hand touching bowl of spiced rub

Food Pairing with Cabernet Sauvignon: Red Wine-Friendly Marinades and Dry Rubs

When seeking to take your steak to the next level, there are plenty of tricks that will get you there. But it’s a different talent to flawlessly match grilled meat with wine. Think: Younger wines with higher fat steaks or unique spice blends that coax out the wine’s natural flavors. Here at Jordan Winery, we specialize in cabernet, and we’ve honed our craft with the King of Reds since 1976. So we know red wine and red meat. To enjoy your grilled goodies to their maximum potential, savor our tips, rubs and marinades for pairing with cabernet sauvignon.

Tips for Pairing Grilled Meats with Cabernet Sauvignon

cooked filet mignon on plate next to a glass of Cabernet with bottles of Jordan Winery Cabernet in the background

Complement its Cornerstones

When pairing the king of red wines with grilled meats, I look for ingredients that mirror or complement elements found in Jordan Cabernet. The basic rule of thumb is not to overwhelm the character in the wine. To me, cabernet is fruit, herbs, earth and tannin; those are my anchor points.

Because Jordan Cabernet is aged entirely in French oak, I love adding ingredients to rubs and marinades that bring a complementary earthy note, such as porcini mushroom powder and dried herbs. Along with Tellicherry peppercorns from southwest India—prized for their deep, rich flavor—rosemary, oregano, thyme, marjoram and dill bring out the classic, subtle earthiness in cabernet sauvignon.

To highlight the lovely dried herb notes cabernet is known for, I often reach for mint, bay leaf, anise and black pepper.

Cocoa powder is another secret for cabernet pairings, because it makes the dark fruits in the wine shine. When I’m looking to make the fruit shine in a young Jordan Cab, I love adding dark cocoa powder to dry rubs. It has the tannin to bridge with the oak in the wine, and its flavor really makes the blackberries, cherries and cassis in Jordan Cabernet Sauvignon stand out.

I also favor an African dukkah spice mixture that includes aromatic ingredients, such as fennel pollen, pink peppercorns and pistachio nuts, along with wild pecans and coriander. The combination of the tannins in the nuts, berry notes from the sumac and earthy notes from the fennel match some of the classic elements in cabernet, which helps create a seamless pairing. And the high oil content in the fennel seeds helps soften the tannins in the wine.

overhead view of four spices in glass jars

Keep it Fresh

The key, when purchasing spices, is to be sure they are fresh and still pungent. Look for a spice company that toasts and/or grinds to order, such as World Spice Merchants. We’re currently working with them to create two custom spice blends for Jordan Cabernet Sauvignon (available for purchase on the online shop). Perfect for beef, pork and lamb, the Lazy J Rub features demerara sugar, kosher salt, cocoa powder, black peppercorn, coriander seed, chili flakes, lemon peel, cumin and garlic. Maintaining the fruit in red wine at the table is key, and I love the idea of our fans enjoying a spice recipe at home that’s going to make the fruit in Jordan Cabernet pop.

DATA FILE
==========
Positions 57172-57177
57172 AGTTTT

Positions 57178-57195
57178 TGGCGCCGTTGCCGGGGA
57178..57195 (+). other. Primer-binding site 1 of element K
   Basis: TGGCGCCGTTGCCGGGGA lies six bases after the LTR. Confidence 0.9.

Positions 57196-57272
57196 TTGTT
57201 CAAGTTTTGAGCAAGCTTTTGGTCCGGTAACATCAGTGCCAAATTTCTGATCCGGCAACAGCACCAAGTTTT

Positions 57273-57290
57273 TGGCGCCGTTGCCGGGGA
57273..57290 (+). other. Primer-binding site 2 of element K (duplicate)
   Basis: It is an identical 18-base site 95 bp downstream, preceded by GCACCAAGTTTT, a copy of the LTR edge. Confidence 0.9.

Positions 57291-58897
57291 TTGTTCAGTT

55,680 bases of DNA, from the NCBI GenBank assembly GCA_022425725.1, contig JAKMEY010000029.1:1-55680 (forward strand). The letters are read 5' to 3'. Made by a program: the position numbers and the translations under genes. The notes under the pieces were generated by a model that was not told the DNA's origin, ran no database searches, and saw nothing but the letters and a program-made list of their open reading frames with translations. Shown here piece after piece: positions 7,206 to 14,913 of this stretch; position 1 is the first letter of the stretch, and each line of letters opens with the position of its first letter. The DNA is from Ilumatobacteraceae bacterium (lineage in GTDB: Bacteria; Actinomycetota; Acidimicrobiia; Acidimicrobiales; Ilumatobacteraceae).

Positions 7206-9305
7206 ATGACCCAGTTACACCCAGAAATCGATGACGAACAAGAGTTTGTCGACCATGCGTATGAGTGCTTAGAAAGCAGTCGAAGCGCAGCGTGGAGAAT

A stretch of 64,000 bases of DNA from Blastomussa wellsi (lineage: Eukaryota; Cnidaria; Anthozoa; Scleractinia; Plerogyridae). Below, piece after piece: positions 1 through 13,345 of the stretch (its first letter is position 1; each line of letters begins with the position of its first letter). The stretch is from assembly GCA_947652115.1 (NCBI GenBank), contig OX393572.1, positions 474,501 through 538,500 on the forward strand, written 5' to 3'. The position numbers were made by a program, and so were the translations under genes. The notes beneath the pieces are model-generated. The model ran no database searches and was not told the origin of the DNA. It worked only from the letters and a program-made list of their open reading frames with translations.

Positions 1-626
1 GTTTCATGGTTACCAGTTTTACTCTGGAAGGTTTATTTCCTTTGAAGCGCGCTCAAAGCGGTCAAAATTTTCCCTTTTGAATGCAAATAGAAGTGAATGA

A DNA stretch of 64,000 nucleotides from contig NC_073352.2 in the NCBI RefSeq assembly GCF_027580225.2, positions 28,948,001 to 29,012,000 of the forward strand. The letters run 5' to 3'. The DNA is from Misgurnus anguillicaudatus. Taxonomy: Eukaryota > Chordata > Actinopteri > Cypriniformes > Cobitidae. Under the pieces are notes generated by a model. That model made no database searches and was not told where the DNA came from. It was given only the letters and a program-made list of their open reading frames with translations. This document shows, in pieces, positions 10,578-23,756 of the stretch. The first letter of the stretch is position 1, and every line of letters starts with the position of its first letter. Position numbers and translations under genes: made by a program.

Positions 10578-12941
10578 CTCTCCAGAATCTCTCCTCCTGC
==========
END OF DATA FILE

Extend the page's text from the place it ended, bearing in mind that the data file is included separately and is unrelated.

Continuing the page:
When creating cabernet-friendly marinades (also known as wet rubs), I incorporate fresh herbs that mirror elements in Jordan’s wine. I find that fresh thyme, oregano, marjoram and rosemary all enhance the classic, dried herb notes in cabernet. And when I’m cooking down my sauce, I always add the fresh herbs at the end, so you experience the same fresh flavors and aromas in the food as in the wine.

hands cutting brisket with knife and red wine glass on table

Pick Your Protein

The cut of meat is almost as important for cabernet pairings as the marinade or rub. The younger the wine, the fattier and char-forward the cut of meat needs to be—like a ribeye steak. You want to subdue the tannins in younger wines and highlight the fruit. Both fats and proteins tame the tannins in cabernet sauvignon, allowing the subtle notes of fruit and spice to be more pronounced on the palate. While fat and protein bind with the tannins, there is a perception in the mouth that the tannins are softened. The char masks the tannin by overpowering it.

Red Wine-Friendly Marinade and Dry Rub Recipes for Cabernet Sauvignon

hand sprinkling spice on large brisket on grill

Brisket Rub Noir

Despite its leaner profile, brisket is one of my go-to barbecue meats to pair with Jordan Cabernet Sauvignon. Because of the low-and-slow cooking process, the meat develops an outer crust, or bark, that adds a wonderful textural dimension to the pairing. Brisket was made to go with Bordeaux-style reds like Jordan. Rich, complex flavors develop in the meat during the long cooking time, just as a cabernet gains complexity in the barrel. You just can’t replicate that with a steak on the grill.

This easy, sweet and savory rub infuses incredible flavor into the brisket. Try this favorite coffee-rubbed beef brisket rub recipe, ideal for pairing with a bottle of Jordan cabernet.

View the recipe >>

lamb chops placed on grill with rosemary

Sonoma Lamb Wet Mop Marinade

While Jordan Cabernet pairs beautifully with beef, my absolute favorite pairing is a perfectly cooked rack of Sonoma lamb. Lamb with cabernet is just a given; it’s a slam dunk. Depending on the cut, lamb can be fairly lean, and marinades help keep the meat moist and succulent while it slow roasts. I recommend applying to large cuts of meat two hours prior to grilling or smoking, allowing the marinade to react with the protein and come to room temperature. Quick to prepare, this wet mop marinade recipe is the key to making your food and wine pairing sing.

View the recipe >>

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